Re-Use Your Oven
While you are roasting the beets, take advantage of that heat, and roast some extra vegetables. When I made this salad, I halved a spaghetti squash, scooped the seeds, sprayed with olive oil, placed on a sheet pan, and let it roast with the beets. I think the squash is going to make it into Jackie’s Homemade Vegan Enchiladas later this week, actually! Don’t stop at the spaghetti squash, either. Roast some potatoes for breakfast the next day, or roast cauliflower and broccoli to go with that quinoa for a quick, unprocessed dinner.
Juice The Stems
Keep those kale stems and beet greens. If you’re into juicing, kale and beet stems are less bitter, and full of moisture. Pair with pineapple, carrot, and apple for an energizing and nutritious juice. If not, you can always compost them.
Eat (All) Your Greens
Did you know you can eat those beet greens? You’ve removed them from your stems that you’ll juice later, so chop the leaves into bite-sized pieces, and sauté with extra virgin olive oil, cherry tomatoes, and garlic. Pile on top of your 100% Stone-Ground Whole Wheat Bread, and top with a sunny-side-up egg. Breakfast is served!
Massaged Kale & Quinoa Salad
Kale can be tough and bitter. Massaging it dampens the bitterness and ensures that the leafy green is well-seasoned.
- 1 bunch beets fresh, about 3 tennis ball-sized beets
- 1 teaspoon extra virgin olive oil
- 1 cup Bob's Red Mill Tricolored Organic Quinoa see note
- 8 cups chopped kale about 1 large bunch
- 1/3 cup avocado diced, about 1/2 small
- 1/2 teaspoon salt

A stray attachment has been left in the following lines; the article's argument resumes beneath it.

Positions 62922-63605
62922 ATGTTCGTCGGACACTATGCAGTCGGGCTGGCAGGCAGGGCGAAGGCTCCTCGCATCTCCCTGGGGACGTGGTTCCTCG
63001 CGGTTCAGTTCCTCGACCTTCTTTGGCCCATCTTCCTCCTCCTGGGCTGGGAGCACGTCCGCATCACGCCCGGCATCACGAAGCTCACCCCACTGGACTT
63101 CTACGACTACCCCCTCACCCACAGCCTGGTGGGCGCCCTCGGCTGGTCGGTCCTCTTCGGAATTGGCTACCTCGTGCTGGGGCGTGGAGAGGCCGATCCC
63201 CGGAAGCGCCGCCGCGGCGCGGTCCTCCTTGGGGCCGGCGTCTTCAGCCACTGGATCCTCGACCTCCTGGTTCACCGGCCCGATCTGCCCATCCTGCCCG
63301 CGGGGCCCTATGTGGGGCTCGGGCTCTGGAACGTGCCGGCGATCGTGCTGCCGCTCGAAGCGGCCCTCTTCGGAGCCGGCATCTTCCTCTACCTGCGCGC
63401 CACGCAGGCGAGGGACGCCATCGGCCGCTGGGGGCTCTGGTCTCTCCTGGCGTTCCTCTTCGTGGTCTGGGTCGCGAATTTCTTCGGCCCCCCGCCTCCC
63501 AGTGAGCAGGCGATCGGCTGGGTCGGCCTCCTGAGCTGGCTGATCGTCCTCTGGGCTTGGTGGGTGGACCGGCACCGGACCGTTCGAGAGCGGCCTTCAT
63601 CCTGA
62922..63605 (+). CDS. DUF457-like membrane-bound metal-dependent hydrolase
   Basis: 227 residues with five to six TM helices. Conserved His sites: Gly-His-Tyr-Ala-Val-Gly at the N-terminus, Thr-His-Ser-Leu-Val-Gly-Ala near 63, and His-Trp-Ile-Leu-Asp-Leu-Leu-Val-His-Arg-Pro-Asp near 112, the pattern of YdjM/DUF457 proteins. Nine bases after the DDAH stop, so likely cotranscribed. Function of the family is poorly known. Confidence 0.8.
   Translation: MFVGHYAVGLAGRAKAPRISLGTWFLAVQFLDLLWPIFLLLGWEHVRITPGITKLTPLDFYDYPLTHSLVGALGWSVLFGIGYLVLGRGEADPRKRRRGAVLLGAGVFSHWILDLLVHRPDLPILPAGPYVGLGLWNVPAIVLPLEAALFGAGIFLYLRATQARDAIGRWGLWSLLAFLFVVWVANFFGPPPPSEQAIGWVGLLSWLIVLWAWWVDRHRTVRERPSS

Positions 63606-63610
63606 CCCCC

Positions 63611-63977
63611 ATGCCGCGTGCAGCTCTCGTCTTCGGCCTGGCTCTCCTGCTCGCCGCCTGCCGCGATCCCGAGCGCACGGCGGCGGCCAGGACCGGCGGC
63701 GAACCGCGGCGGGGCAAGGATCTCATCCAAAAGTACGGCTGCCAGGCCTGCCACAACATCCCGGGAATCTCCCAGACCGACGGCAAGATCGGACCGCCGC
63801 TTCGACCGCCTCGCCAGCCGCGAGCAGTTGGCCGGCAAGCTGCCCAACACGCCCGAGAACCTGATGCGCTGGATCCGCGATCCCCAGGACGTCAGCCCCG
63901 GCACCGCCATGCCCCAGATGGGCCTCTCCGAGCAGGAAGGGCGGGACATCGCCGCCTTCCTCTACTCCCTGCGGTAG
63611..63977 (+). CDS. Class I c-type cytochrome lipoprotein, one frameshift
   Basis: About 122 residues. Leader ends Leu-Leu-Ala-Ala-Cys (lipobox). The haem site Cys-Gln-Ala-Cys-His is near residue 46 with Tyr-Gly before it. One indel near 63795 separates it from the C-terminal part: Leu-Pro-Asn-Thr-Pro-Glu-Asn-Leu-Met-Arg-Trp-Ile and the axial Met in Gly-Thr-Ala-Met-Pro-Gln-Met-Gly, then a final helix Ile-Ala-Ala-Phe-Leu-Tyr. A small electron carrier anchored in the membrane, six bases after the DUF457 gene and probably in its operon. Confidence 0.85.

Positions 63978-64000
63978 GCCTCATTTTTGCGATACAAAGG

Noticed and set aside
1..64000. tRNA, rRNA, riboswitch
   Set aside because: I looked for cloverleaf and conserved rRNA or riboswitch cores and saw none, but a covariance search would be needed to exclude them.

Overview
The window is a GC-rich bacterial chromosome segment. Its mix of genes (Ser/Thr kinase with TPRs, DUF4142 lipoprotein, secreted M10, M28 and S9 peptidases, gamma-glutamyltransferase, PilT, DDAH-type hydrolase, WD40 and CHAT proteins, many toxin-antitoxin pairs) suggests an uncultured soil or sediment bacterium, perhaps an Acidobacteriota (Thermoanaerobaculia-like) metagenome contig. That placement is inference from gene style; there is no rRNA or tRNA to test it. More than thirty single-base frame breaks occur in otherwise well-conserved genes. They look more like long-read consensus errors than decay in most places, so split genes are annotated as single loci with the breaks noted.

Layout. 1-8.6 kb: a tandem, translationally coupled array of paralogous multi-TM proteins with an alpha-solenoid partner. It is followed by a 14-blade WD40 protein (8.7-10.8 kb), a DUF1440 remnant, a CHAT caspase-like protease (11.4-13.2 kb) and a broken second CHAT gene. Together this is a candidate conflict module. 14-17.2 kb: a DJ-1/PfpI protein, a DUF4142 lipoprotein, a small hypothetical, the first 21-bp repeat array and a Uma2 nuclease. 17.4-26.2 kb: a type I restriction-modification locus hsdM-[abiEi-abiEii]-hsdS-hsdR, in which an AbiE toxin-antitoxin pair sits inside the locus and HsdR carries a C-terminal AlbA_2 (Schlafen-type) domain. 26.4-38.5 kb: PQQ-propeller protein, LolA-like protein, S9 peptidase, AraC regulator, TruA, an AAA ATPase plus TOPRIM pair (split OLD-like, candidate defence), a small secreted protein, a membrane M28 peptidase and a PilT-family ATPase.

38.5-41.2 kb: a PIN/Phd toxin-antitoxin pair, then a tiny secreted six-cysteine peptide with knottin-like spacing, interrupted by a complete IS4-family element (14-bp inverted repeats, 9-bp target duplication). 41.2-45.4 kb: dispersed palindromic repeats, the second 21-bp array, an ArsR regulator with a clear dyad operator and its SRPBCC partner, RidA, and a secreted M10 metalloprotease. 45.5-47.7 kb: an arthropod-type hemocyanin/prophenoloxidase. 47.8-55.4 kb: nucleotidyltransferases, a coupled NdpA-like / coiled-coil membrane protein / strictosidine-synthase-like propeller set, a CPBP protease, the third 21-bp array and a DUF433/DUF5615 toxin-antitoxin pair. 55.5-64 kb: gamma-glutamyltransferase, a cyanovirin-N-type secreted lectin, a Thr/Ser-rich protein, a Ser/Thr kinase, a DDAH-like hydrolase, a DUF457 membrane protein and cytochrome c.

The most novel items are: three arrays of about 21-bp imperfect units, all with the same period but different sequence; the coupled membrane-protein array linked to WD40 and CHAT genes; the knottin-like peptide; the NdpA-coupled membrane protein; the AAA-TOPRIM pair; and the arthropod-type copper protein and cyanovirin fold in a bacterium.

- 1 tablespoon lemon juice freshly squeezed
- 1 1/2 cups Persian (mini) cucumbers sliced
- 1 cup sugar snap peas chopped
- 1 cup blueberries fresh
- 1/4 cup Bob's Red Mill Hulled Hemp Seeds
Preheat oven to 400ºF.
Cut off beet tops, wash well, and place on a sheet of aluminum foil. Drizzle with 1 teaspoon Extra Virgin Olive Oil, and fold the aluminum foil around the beets, creating a package. Place on a baking sheet, and bake in the oven for 40-50 minutes, or until the beets are tender.
While beets are roasting, prepare quinoa following package directions (or see note below). When the quinoa is finished cooking, place in a medium sized bowl, and put in the refrigerator to cool, uncovered.
When the beets are done, remove from the oven, and open the foil package so the beets can cool. Once cool enough to the touch, you should be able to peel them by holding in your hand, and gently pushing with your thumbs, push the skin off. The skin should come off easily. Dice the beets in large, bite-sized chunks.
Remove stems from kale, and cut the leaves into bite sized pieces. Place in a large bowl with avocado, salt and lemon juice, and massage by squeezing and rubbing together with your hands.
To the large bowl containing the massaged kale, add the cooled quinoa and beets, cucumber, snap peas, and blueberries. Toss gently, mixing well, and divide among 4 bowls. Top with hulled hemp seeds and serve!
To reduce the cooking time, you could use pre-roasted or canned beets as long as they pass the kitchen test.
Here's how to make fluffy quinoa.